A MODEL and SOME EVIDENCE CONCERNING THE INFLUENCE OF DISCRIMINATION ON WAGES

Authors

  • Cotton M. Lindsay,

  • Michael T. Maloney

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    • *J. Wilson Newman Professor of Managerial Economics and Professor of Economics, Clem-son University, respectively. The authors wish to thank participants at the Center for Policy Studies–DuPont Seminar Series at Clemson for helpful comments. Research support was provided by the Center for Policy Studies and the Earhart Foundation.


Abstract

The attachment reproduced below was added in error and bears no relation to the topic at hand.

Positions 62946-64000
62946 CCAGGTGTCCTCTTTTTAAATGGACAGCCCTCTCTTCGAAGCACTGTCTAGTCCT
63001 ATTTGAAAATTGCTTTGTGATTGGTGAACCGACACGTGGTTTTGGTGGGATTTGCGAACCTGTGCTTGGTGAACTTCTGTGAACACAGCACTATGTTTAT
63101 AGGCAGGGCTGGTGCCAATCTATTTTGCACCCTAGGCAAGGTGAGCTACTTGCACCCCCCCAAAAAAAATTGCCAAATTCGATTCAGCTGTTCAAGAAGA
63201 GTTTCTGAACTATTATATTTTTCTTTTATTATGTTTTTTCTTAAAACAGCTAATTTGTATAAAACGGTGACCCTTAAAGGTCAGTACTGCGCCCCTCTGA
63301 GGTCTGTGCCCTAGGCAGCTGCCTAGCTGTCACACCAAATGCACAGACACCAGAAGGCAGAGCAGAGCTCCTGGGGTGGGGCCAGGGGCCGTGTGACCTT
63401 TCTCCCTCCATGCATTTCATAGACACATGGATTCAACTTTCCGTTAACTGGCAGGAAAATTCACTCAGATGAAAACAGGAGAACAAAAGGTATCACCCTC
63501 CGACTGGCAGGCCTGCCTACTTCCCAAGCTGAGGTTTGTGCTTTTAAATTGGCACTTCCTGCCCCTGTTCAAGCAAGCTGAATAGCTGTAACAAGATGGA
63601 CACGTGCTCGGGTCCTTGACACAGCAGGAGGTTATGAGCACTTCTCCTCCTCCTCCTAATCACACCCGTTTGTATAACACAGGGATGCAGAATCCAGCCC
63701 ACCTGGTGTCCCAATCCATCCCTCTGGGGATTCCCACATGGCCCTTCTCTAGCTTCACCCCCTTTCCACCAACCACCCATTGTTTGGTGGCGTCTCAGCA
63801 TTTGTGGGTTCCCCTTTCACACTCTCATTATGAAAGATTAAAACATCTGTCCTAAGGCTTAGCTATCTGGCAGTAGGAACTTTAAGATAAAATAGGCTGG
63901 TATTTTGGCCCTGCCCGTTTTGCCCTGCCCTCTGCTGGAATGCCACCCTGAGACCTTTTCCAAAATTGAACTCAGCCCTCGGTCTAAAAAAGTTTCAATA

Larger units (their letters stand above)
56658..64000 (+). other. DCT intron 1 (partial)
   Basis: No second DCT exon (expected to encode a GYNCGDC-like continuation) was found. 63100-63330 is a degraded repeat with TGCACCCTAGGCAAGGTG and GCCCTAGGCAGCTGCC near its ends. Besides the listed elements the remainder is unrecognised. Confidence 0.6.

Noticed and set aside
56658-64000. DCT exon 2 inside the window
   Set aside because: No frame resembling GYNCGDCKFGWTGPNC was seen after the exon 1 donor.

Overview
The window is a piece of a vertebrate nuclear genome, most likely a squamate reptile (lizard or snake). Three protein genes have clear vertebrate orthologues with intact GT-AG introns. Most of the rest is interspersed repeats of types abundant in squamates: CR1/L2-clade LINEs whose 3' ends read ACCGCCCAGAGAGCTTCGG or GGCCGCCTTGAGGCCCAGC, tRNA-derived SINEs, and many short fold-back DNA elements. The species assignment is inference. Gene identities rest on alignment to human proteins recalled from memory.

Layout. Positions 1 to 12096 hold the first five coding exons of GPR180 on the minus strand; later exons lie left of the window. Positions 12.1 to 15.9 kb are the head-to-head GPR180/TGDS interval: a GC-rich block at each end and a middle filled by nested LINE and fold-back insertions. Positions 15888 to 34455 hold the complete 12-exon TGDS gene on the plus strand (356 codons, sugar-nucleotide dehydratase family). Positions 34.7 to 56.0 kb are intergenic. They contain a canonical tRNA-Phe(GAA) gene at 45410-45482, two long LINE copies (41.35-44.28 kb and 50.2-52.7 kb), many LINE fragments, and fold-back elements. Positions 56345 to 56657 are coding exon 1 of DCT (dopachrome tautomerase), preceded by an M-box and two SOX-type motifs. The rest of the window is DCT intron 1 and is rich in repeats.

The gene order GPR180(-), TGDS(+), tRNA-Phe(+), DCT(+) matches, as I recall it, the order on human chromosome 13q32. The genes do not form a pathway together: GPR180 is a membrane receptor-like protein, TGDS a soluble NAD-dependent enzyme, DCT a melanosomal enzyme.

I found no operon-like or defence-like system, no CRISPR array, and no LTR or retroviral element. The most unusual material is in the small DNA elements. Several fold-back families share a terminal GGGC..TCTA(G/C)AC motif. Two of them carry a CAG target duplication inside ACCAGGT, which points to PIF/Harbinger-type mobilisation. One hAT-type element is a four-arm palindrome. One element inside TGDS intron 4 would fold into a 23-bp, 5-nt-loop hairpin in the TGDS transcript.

The observed wage gap between men and women is widely attributed to discrimination in the workplace. Yet within the context of the standard neoclassical framework, discrimination is neither a necessary nor sufficient condition. This paper presents a modified neoclassical model which supports equilibrium wage differentials and which has testable implications. The paper also surmounts a difficulty that has plagued many earlier assessments–separating prejudice from other explanations of the wage gap. By directing attention away from wages to other implied effects of discrimination, our model offers cleaner tests of the impact of prejudice in labor markets. Results of such tests are reported.

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